But in Matthew 7 we read:

“13Go in through the narrow gate; because broad and spacious is the road leading off into destruction, and many are the ones going in through it;14whereas narrow is the gate and cramped the road leading off into life, and few are the ones finding it.”

I replied by turning to Matthew 13 and showing them this first in verse 33:

Another illustration he spoke to them: “The kingdom of the heavens is like leaven, which a woman took and hid in three large measures of flour, until the whole mass was fermented.”

And then before that in 31-32.

31Another illustration he set before them, saying: “The kingdom of the heavens is like a mustard grain, which a man took and planted in his field;32which is, in fact, the tiniest of all the seeds, but when it has grown it is the largest of the vegetables and becomes a tree, so that the birds of heaven come and find lodging among its branches.”

I pointed out to them that in each of these cases, something starts off small and goes through the whole of what it starts to penetrate. With the mustard seed, we can remember that in Daniel 4 there was a prophecy about a tree filling the whole Earth. I finally took them to Matthew 16. Verse 18 reads:

“Also, I say to you, You are Peter, and on this rock‐mass I will build my congregation, and the gates of Ha′des will not overpower it.”

Gates are defensive. The kingdom of God is on the move and it will never be the minority. They were stumped at this point to which I said “Let’s go back to Matthew 24. You say you think it says the end is coming. The end of what?”

“Oh. The end of the Jewish system which happened in 70 A.D. (I was surprised that they had that right) and the end of this system of things since it says that this is the great tribulation and that no time has come like it or ever will come again.

I asked them in response if they thought Jesus was the wisest king who ever lived. They told me He wasn’t a king on Earth. When I told them He is one now, they agreed He is the wisest. With that, I turned to 1 Kings 3. In verse 12 we read the following promise to Solomon from God.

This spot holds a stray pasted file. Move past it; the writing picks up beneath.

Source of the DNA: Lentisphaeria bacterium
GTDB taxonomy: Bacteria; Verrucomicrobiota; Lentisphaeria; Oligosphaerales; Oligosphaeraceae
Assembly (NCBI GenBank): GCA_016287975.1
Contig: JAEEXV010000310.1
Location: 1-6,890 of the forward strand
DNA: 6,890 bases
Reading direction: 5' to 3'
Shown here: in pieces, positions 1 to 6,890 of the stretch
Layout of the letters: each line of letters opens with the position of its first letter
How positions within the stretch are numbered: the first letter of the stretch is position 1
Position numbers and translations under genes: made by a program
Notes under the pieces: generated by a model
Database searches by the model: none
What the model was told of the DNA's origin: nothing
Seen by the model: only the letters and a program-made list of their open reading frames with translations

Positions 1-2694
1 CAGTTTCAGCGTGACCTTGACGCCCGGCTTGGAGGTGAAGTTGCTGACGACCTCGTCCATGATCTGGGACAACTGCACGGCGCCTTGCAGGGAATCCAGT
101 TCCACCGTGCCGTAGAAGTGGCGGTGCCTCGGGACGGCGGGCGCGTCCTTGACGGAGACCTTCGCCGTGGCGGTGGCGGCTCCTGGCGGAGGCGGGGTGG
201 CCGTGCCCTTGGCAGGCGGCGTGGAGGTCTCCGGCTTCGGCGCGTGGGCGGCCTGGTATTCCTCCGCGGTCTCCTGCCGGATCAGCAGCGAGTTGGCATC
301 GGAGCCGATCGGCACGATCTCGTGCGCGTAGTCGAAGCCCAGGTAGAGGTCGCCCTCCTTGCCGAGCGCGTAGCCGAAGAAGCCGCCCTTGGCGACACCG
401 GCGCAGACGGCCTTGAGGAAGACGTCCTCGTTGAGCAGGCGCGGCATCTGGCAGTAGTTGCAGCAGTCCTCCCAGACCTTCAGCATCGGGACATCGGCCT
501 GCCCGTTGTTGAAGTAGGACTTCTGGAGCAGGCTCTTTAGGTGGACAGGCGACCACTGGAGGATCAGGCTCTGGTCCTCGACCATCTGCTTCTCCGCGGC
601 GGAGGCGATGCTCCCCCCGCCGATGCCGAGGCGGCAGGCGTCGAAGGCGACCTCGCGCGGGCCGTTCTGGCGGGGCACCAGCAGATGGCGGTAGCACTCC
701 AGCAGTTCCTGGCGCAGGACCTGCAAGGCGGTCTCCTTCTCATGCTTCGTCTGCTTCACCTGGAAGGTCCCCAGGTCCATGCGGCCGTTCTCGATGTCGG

“look! I shall certainly do according to your words. Look! I shall certainly give you a wise and understanding heart, so that one like you there has not happened to be before you, and after you there will not rise up one like you.”

So I told them that if they take that text literally, then Solomon is wiser than Jesus which is a problem. It is better to read it as hyperbole and how instead, what is being said in Matthew 24 is that this is an example of the worst possible thing.

At this, they asked me if I believe anything big is coming. I said I certainly do and it’s the event that’s not talked about in Matthew 24, Mark 13, and Luke 21, which leads me to think that that passage is not about this event. That is the bodily return of Christ and the mass resurrection from the dead.

At this point, they told me that Jesus laid down His body. Why would He take it up again? I responded that I saw no reason to think that He did not rise bodily. I pointed out that we are told that our bodies will be like His body and if we rise bodily, then it is because He did. They agreed that we do rise and live in perfect bodies on Earth, but flesh and blood does not inherit the Kingdom of Heaven. (I do realize they have a different idea about who goes to Heaven based on the 144,000)

I pointed out that that is a euphemism and gave the example in Genesis. When Noah’s nakedness is seen by his son, it doesn’t mean his son just inadvertently walked in and saw his dad naked. That might be awkward, but no great sin. It means that his son did something to him that should not have been done while his Dad was naked and in a drunken stupor. It was a euphemism. The same is the case with flesh and blood which just means sinful human nature.

At this point they did have to go as they had indicated earlier. Let’s pray they return and are open to having their views examined and following the evidence where it leads.

In Christ,
Nick Peters